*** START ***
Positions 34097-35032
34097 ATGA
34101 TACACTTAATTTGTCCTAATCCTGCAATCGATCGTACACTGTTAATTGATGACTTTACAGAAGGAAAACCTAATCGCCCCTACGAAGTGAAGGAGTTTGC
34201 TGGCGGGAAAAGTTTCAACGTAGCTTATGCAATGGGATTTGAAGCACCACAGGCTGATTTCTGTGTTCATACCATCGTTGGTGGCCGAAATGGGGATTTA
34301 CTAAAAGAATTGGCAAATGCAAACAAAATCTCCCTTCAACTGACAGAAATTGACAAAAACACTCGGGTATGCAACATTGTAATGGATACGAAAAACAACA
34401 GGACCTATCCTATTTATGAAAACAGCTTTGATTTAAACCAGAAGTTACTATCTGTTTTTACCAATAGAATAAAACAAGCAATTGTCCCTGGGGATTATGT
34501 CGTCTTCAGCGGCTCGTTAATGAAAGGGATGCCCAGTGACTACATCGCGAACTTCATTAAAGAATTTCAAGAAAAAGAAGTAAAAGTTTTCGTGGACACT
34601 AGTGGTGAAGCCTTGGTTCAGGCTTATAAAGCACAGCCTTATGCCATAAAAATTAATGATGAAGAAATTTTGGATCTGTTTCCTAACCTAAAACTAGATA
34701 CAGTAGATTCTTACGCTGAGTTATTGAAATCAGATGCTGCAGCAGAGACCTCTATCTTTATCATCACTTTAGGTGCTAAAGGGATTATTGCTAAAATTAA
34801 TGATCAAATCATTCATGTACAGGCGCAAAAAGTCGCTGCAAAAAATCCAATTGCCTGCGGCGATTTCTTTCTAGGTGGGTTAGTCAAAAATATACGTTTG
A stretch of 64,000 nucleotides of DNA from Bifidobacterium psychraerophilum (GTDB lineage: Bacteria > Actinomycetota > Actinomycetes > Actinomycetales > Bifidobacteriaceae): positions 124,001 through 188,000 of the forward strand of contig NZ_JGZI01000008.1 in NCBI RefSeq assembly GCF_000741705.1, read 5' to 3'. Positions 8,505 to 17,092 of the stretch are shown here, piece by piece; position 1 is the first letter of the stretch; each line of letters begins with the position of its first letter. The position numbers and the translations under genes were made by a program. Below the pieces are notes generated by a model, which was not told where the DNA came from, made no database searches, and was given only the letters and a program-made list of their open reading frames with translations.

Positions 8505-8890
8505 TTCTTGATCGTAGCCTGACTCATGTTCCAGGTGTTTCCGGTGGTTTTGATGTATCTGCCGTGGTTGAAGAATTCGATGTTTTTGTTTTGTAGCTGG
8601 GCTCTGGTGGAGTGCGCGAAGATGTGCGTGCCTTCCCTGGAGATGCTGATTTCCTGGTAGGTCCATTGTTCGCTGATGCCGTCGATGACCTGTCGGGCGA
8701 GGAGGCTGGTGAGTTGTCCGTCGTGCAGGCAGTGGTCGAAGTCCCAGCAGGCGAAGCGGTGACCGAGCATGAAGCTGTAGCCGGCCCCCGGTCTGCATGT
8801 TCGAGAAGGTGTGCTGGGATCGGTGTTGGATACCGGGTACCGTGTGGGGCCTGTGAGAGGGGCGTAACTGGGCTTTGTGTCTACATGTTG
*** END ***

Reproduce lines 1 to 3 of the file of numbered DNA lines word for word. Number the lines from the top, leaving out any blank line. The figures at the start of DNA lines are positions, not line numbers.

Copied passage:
Positions 34097-35032
34097 ATGA
34101 TACACTTAATTTGTCCTAATCCTGCAATCGATCGTACACTGTTAATTGATGACTTTACAGAAGGAAAACCTAATCGCCCCTACGAAGTGAAGGAGTTTGC